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newsweek.com

Women’s March 2018 Isn’t About Trump—It’s About Upending the Entire Political System

Women's-March-signs

Protesters deposit their signs near the White House following January 2017’s Women’s March on Washington. Mario Tama/Getty Images

By Marie Solis On 1/19/18 at 6:00 AM

Jessica Morse has served on the front lines in Iraq. She’s hiked 500 miles of the Pacific Crest Trail by herself. But until a year ago, she never felt brave enough to run for office—to put her own name on a ballot and give herself over to public scrutiny.

“After the 2016 election, I felt like I’d seen what happens when women run for office,” Morse told Newsweek. “I thought, How could I run in this environment? How can I serve my community if my good record and merit don’t mean anything?”

Morse and millions of other women had just watched Hillary Clinton, one of the most qualified candidates to run for president, lose to Donald Trump, a reality-TV star and businessman whose campaign survived his boasting about grabbing women’s genitals and more than a dozen sexual assault allegations. The day of his election was a day of mourning for many women. But the day after was a day of action, with the Women’s March rallying 4.2 million protesters across the country, making it the largest single-day demonstration in modern U.S. history.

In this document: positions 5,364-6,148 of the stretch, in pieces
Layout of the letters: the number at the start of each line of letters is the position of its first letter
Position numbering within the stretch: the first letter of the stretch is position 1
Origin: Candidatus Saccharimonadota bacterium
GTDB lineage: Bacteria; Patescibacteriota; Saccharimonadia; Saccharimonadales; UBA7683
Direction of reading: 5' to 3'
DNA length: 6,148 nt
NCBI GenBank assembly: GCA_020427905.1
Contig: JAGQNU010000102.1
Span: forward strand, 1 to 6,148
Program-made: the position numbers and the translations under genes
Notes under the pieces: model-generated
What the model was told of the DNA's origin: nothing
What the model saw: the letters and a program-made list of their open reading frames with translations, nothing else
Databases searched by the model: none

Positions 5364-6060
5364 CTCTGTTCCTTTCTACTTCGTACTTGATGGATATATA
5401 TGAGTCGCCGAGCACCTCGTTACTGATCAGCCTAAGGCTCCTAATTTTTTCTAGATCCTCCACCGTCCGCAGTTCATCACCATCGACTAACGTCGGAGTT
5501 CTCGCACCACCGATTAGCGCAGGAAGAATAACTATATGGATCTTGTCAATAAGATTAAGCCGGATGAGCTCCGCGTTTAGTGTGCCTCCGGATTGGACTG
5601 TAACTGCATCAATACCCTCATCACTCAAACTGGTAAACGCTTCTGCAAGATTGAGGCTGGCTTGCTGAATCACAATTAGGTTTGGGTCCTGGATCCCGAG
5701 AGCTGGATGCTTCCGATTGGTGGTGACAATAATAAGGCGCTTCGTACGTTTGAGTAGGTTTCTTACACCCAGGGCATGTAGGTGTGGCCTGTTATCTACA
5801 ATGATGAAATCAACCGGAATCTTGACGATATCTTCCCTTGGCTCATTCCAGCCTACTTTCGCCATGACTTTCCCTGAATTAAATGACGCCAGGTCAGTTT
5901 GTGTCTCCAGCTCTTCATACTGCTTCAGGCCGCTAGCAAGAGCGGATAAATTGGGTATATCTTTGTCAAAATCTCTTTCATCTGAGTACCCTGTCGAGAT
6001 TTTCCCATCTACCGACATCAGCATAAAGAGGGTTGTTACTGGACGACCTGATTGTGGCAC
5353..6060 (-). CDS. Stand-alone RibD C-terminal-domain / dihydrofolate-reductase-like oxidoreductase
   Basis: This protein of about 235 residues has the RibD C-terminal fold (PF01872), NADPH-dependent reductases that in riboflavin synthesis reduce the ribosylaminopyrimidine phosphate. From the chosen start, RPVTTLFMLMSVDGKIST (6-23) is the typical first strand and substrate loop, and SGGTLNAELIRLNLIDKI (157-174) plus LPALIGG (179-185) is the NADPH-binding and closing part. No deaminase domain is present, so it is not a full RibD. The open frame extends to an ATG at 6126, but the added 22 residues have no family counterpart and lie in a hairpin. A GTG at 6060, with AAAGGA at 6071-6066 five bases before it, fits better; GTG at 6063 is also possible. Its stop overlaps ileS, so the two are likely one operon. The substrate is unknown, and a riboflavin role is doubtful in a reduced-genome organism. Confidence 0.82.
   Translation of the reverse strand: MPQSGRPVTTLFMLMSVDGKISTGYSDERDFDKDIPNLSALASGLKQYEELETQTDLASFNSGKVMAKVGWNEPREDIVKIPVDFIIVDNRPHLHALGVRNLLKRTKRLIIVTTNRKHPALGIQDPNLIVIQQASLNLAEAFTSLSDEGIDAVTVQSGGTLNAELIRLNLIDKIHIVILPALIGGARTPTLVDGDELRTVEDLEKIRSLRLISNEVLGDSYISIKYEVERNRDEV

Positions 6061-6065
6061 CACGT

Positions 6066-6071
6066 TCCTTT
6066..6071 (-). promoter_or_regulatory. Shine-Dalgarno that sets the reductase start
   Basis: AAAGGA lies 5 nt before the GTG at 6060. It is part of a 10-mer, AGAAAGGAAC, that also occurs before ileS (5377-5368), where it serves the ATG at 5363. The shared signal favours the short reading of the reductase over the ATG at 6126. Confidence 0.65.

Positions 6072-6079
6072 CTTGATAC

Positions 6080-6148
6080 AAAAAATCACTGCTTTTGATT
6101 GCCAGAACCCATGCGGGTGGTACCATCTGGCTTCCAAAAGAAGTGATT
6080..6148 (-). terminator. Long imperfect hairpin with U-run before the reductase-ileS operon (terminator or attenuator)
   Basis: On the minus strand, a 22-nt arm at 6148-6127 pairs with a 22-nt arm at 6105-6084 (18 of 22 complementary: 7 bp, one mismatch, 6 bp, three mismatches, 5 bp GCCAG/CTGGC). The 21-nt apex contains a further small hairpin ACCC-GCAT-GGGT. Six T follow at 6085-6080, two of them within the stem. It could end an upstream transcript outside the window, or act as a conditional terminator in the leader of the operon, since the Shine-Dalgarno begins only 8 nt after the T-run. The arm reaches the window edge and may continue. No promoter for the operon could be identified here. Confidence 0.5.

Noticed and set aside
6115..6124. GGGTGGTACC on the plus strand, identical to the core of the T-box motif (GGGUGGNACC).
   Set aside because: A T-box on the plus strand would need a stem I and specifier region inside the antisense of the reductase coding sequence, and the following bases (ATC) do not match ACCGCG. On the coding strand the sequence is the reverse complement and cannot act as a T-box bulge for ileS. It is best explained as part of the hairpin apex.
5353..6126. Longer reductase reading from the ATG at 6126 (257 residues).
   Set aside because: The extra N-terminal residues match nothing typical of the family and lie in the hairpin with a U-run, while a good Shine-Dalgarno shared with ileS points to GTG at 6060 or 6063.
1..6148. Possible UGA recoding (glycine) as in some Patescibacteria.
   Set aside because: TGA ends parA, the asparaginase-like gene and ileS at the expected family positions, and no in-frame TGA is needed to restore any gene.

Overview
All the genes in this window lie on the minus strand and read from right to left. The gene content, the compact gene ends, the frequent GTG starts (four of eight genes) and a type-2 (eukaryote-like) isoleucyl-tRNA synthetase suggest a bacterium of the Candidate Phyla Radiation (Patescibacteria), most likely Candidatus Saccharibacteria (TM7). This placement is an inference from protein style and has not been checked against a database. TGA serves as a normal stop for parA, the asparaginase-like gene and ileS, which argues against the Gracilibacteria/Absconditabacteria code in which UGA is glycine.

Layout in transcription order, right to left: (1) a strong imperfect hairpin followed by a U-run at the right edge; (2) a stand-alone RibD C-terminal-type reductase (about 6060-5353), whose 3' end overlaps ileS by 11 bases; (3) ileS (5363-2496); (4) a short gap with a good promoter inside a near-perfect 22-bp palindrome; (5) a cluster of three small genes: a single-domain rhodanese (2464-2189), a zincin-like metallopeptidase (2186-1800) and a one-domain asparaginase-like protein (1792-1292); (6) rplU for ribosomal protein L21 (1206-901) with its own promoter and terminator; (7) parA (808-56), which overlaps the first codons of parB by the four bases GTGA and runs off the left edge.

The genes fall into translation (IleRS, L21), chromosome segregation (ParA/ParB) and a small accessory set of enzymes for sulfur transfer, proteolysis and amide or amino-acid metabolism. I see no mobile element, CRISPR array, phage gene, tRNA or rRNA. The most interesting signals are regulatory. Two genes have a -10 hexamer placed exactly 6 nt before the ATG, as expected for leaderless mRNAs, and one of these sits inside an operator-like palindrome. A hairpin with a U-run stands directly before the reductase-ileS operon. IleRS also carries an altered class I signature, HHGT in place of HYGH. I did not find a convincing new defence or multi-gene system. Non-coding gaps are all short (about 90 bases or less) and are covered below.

Read more  >>>>


women’s march 2018

Last year, more than 4 million people across the globe marched in protest on January 21 for the inaugural Women’s March (which was not-coincidentally held the day after Donald Trump’s inauguration). Since then, there’s been a Women’s Strike, an onslaught of sexual-harassment allegations against powerful men, the rebirth of the #MeToo movement, and — unfortunately but not surprisingly — continued widespread discrimination against women and minorities.

There is still so much to fight for, and activists are hoping you’ll channel your rage into the second annual Women’s March weekend, coming up later this month. Here’s everything you need to know about the events.

This year, there are more than 200 Women’s March events planned around the world for Saturday, January 20, as well as a few additional events on Sunday, January 21.

Read more >>>>

Find a March near you here >>>>

Women’s March on Facebook >>>>

Sidenote: We are rolling into 2018. No matter what happens in November, this remains an issue for the 2020 primaries.


The commission formed by Hillary Clinton and Bernie Sanders to review the Democratic nominating process is presenting its final report to the party’s rules committee this weekend. But party officials are still working to resolve their differences over key changes such as caucus rules and superdelegates.

As officials gather Friday and Saturday in Washington for a meeting of the party’s Rules and Bylaws Committee, one Clinton adviser is circulating a petition asking Democrats to reconsider a proposal aimed at favoring primaries over caucuses.

The Democratic operative and Clinton staffer, Adam Parkhomenko, released the petition on Friday, pointing members to a proposal that would require states with both caucuses and state-run primaries to use the results of the primary, not the caucus, to decide the number of delegates allocated to each candidate.